“Tell me. Or if you can’t find me, tell the boy. He’s the one who can make the determination if one of your people has been replaced.”

“You think they might try to replace one of the cadets?” Sirtris shook his head. “There are more vulnerable places in this country. People who are more vulnerable, yet with more power.”

“Very true,” Grandfather said. “But then there’s Sirien.”

Lieutenant Sirtris’ shoulders slumped a bit. “Sub-marshal Revasien?”

“Yes, I’m told you had a…shall we call it an experience?…with him a few years back.”

Llelas tried to get a look at the lieutenant’s face, but was at the wrong angle. Apparently, the man must know that Sirien Revasien was a seer—a very powerful one, and that was closely guarded knowledge.

The lieutenant pinched the bridge of his nose. “I do not want to be involved in these things.”

And Grandfather laughed. “Too late.”

separator

Ellis wanted to ask a thousand questions. They were waiting to pour out of her mouth, only she was here as an afterthought, and didn’t want them to send her away. So she held her tongue while Lieutenant Sirtris did all the talking and Llelas alternately flushed with embarrassment or cringed at the groom’s words. I’ll get it all out of Llelas later.

“How is Sub-marshal Revasien involved in this?”  the lieutenant asked the…person in front of him.

“He’s not,” the groom said. “He has no knowledge that this is going on. In fact, that’s why I’m here, not there. Sirien can’t see me. He can’t see any of my kind. Not actually. So when there are holes in his foreknowledge, there’s a good chance that I am there.”

Ellis found herself blinking madly as she tried to work out the logic behind that. “Is Sub-marshal Revasien a seer?”

“Shh,” Llelas told her.

“Why am I here if I can’t ask questions?” she hissed at him.

“When do you not ask questions?” he returned in a half voice. “You are always asking questions.”

“He can’t see your kind?” the lieutenant repeated. “In his visions, you mean.”

“Yes. Therefore, we are difficult to predict, and thus set off ripples of unpredicted events that he finds incredibly annoying.”

“I can understand that part,” Sirtris said in a clearly vexed tone. “Do you have more details for me? Do you have a time table? How many? Any more specific motivation?”

The groom shook his head. “All I know is that there’s at least one other like me here in this country, and if there’s one that I suspect, then there are probably a dozen I don’t. And that means your country is in danger, and currently, her.” He pointed at Ellis.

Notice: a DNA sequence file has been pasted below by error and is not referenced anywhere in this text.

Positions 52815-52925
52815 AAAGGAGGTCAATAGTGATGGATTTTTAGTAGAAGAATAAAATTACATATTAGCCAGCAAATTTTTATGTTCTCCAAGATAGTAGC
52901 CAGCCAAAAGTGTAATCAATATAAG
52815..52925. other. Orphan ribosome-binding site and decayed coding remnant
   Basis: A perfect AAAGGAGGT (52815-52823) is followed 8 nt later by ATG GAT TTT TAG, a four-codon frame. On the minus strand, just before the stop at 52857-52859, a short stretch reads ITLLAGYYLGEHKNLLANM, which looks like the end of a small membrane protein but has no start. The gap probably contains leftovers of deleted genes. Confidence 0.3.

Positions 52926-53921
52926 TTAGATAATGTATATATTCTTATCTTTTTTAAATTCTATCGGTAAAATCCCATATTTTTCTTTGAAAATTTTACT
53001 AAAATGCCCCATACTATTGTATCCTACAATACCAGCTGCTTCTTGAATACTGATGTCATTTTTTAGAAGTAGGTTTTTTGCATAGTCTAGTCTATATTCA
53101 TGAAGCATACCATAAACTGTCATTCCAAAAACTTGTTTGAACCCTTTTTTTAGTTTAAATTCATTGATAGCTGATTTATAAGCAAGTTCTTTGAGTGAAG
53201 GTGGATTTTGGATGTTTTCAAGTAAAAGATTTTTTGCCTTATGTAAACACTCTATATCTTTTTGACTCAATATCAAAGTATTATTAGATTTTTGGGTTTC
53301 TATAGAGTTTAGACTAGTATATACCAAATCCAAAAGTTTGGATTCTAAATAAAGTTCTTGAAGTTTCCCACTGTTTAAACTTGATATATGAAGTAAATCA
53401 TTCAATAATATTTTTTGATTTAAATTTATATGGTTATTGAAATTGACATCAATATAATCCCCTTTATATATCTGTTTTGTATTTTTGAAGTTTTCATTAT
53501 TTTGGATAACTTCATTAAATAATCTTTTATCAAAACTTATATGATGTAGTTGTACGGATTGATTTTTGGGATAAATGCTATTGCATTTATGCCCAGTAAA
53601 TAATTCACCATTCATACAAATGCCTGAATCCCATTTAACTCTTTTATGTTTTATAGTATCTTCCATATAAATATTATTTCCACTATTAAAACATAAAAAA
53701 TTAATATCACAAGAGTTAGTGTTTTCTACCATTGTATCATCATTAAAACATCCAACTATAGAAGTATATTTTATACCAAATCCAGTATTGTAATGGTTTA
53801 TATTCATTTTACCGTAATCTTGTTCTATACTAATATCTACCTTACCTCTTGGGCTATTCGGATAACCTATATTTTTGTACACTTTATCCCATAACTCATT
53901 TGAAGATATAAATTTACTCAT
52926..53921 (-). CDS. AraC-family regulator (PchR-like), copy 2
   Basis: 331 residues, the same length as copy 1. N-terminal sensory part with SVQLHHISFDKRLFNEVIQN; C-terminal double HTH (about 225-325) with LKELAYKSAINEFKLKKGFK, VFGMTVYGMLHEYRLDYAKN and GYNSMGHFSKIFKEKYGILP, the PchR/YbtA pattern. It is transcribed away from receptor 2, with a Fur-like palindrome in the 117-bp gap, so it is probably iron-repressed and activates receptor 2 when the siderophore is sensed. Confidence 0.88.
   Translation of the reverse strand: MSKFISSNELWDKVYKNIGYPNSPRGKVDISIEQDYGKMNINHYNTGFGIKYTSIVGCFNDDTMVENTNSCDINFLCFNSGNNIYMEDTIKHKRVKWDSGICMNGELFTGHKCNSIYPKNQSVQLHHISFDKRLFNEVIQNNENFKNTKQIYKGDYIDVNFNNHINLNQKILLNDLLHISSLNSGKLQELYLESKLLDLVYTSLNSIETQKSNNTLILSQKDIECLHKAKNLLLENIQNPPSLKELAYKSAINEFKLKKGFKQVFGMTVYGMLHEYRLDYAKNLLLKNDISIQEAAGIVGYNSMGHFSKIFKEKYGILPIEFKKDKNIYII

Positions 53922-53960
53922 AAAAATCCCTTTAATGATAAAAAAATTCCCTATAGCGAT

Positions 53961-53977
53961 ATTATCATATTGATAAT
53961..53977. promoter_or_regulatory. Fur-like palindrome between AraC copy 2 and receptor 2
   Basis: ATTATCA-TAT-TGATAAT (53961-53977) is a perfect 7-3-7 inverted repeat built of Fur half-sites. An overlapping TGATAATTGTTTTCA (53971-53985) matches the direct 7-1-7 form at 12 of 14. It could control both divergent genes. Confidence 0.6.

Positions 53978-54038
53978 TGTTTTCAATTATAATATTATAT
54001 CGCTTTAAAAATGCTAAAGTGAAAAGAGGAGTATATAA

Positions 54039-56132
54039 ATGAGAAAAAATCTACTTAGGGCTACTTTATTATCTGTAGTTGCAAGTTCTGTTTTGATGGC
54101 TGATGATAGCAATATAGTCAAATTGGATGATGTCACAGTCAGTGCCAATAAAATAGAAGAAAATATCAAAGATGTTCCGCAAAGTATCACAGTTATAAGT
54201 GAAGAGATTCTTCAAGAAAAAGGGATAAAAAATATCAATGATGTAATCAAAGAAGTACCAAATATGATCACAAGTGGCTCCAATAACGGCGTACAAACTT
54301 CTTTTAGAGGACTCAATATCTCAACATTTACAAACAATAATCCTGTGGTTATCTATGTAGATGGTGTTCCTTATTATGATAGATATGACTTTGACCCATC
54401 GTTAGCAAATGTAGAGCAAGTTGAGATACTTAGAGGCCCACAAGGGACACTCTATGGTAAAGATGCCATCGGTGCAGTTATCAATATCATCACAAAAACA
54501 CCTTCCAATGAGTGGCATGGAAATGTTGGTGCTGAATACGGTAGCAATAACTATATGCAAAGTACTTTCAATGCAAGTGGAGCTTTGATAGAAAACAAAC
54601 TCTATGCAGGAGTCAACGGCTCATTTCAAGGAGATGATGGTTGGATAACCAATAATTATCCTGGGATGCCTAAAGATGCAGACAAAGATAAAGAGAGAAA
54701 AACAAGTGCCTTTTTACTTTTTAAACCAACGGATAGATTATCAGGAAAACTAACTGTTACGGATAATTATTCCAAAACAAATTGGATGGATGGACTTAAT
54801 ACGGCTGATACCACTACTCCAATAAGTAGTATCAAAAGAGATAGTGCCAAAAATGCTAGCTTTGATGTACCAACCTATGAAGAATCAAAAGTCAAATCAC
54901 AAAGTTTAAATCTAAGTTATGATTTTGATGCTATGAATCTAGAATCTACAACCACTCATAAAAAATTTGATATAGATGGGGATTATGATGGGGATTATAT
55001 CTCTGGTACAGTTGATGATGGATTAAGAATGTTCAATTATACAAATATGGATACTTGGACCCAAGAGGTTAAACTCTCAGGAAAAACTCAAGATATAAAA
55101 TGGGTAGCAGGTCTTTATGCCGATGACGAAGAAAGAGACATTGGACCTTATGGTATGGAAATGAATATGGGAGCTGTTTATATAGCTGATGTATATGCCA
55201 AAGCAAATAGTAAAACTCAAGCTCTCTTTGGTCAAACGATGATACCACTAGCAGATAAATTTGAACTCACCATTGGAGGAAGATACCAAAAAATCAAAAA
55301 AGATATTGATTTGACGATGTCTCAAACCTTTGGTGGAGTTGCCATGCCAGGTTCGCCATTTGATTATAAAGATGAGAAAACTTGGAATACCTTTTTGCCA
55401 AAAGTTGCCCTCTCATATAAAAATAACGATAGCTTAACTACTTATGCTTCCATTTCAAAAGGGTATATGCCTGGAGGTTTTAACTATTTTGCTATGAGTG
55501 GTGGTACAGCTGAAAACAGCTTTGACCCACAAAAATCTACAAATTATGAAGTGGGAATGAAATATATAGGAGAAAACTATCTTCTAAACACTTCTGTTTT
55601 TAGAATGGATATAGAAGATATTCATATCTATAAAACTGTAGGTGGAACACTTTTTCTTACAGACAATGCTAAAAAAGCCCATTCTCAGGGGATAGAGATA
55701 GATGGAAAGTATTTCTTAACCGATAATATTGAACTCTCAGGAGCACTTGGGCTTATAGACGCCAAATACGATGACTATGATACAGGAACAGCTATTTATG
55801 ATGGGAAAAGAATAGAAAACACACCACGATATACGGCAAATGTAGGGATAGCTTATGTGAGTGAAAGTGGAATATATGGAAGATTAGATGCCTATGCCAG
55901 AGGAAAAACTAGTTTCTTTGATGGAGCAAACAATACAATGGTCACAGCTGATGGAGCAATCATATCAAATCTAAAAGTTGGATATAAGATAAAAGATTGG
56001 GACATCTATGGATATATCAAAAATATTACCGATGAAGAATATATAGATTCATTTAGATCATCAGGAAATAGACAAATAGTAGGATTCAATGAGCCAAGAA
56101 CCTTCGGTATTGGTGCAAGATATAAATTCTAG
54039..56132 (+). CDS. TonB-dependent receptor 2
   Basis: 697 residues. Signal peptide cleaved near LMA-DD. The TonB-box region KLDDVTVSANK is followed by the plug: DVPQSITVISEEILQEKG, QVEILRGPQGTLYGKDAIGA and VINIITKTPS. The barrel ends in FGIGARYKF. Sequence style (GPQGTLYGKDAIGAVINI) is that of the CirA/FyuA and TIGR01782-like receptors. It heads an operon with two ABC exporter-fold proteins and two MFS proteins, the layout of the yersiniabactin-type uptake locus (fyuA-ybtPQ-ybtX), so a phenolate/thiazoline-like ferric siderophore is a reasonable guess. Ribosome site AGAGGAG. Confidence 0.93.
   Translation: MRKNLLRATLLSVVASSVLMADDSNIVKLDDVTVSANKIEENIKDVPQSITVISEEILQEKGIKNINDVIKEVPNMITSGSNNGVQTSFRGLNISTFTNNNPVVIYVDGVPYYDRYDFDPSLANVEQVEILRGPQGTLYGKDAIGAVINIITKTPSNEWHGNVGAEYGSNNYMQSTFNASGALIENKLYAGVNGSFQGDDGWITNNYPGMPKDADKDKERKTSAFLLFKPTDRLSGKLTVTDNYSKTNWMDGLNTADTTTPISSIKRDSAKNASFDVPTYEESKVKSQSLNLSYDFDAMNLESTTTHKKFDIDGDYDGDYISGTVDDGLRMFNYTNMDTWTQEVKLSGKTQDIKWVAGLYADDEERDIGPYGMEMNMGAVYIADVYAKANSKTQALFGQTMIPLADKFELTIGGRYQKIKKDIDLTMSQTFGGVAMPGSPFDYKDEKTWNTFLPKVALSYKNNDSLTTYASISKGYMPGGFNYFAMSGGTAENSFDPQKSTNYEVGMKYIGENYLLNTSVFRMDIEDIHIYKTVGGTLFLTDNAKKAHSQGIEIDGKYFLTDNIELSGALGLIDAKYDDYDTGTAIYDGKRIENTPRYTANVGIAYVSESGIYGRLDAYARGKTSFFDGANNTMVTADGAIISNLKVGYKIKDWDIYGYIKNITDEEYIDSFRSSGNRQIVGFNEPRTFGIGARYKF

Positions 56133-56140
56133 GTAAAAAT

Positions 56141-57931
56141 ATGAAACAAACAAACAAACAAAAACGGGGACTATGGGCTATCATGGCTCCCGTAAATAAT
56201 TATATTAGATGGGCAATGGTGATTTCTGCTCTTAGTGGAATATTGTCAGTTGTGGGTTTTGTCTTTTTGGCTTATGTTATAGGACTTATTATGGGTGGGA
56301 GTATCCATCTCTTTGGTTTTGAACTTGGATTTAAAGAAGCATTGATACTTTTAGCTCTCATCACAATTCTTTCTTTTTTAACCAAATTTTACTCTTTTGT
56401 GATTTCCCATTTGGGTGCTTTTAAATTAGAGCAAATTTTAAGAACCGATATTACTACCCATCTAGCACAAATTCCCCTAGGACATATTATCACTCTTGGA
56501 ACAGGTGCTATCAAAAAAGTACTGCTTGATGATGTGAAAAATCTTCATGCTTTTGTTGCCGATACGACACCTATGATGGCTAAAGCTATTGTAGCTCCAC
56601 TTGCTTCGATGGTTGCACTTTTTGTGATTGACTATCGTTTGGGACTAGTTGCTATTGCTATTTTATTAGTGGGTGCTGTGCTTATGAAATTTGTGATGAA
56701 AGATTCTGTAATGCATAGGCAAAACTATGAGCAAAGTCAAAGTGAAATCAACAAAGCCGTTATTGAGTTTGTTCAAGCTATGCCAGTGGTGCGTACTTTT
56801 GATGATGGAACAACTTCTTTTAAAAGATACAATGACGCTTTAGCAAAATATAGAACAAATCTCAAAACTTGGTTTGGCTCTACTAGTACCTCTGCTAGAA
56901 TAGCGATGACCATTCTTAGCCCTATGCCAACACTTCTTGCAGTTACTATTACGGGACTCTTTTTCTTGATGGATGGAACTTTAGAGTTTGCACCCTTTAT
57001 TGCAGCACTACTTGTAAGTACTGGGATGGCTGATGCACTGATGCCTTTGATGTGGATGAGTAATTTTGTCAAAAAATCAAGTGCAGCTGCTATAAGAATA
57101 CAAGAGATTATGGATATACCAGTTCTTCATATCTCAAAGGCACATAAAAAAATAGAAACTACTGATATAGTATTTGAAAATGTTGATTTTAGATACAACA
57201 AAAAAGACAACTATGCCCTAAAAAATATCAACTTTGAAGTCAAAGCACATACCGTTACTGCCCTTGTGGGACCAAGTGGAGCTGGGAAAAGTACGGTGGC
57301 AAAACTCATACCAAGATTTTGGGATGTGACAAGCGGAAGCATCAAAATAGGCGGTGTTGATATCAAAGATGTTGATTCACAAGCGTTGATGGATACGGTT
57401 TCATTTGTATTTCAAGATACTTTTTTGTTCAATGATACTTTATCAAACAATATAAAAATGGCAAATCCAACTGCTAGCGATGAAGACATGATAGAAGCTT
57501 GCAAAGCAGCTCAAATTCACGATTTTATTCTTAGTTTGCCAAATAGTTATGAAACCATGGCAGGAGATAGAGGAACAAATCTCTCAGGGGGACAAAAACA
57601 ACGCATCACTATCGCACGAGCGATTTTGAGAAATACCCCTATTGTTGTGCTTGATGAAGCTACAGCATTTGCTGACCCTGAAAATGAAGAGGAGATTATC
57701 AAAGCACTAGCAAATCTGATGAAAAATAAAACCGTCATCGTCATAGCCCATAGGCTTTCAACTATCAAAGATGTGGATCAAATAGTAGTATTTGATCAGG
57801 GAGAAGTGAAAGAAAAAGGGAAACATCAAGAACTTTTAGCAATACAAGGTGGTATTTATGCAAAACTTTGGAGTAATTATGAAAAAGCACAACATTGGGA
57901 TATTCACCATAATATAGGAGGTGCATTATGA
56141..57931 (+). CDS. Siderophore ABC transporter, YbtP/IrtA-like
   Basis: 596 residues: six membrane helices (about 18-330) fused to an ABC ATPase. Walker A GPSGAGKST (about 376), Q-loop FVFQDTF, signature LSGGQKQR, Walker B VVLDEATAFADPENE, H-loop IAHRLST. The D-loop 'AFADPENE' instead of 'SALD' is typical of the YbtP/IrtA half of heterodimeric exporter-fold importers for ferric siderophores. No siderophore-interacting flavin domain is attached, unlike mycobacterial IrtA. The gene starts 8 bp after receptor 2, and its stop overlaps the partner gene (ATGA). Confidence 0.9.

She swallowed, but lifted her chin. Do not let an undetermined threat…something…something.

She couldn’t remember the rest of that quote, a sure sign that her mind was whirling out of control. To calm down, she took a cautious breath, closed her eyes, and concentrated on listening. Nothing sounded odd, so she sniffed instead. She could smell herself, of course, overripe from the exertion of the evening’s work. Unlike her, Llelas had barely worked up a sweat, but she thought she could catch his scent. The lieutenant smelled of wool and starch and…wine? And, even though he only stood a few feet away, Ellis couldn’t catch the smell of the groom. She had an impression of dirt, which was likely the result of working in the stable.

Calmer now, she opened her eyes. “Why me?”

“Because you have a brother,” he said, “who has never stepped on Jenear soil, and that makes other see you as a potential path to the throne.”

Ellis couldn’t argue that point, although she’d always figured she’d be married off to accomplish that, not deceived by someone like…this person in front of her.

The groom started to walk away, but Sirtris grabbed his sleeve. “I have more questions.”

“And you have Llelas to answer them,” the groom said. He tugged his arm free. “And I have to get back to work. A lot of horses and not enough grooms. Write to Viridias if you need confirmation.” And with that he did walk away.

Sirtris shifted to face Llelas, his jaw clenched and lips pressed in a thin line. “Do you want to explain this to me?”

Llelas stood at attention. “I absolutely do not, sir, but I do not think I have much choice.”

Sirtris shook his head. “Cadet Dantreon, do you understand that you are not to discuss this with anyone else, not even Lieutenant Dantreon?”

Ellis nodded briskly.

“I want to meet with you tomorrow, Miss Dantreon. After morning classes. We’ll discuss this further then.”

I’m being dismissed. Ellis shot a glance at Llelas, who seemed resigned to staying here with the lieutenant and answering his questions. She was only going to be fed the minimal answers Sirtris considered appropriate…unless she badgered them out of Llelas. She picked up her jacket from over the chair where she’d laid it, and headed back toward her room.

There were too many questions in her head, and she couldn’t sort out which she wanted answered first. When she’d bathed and dressed for bed, she sat down at her desk and contemplated her journal with its missing pages.

November 3, 493

Was he even wearing clothes?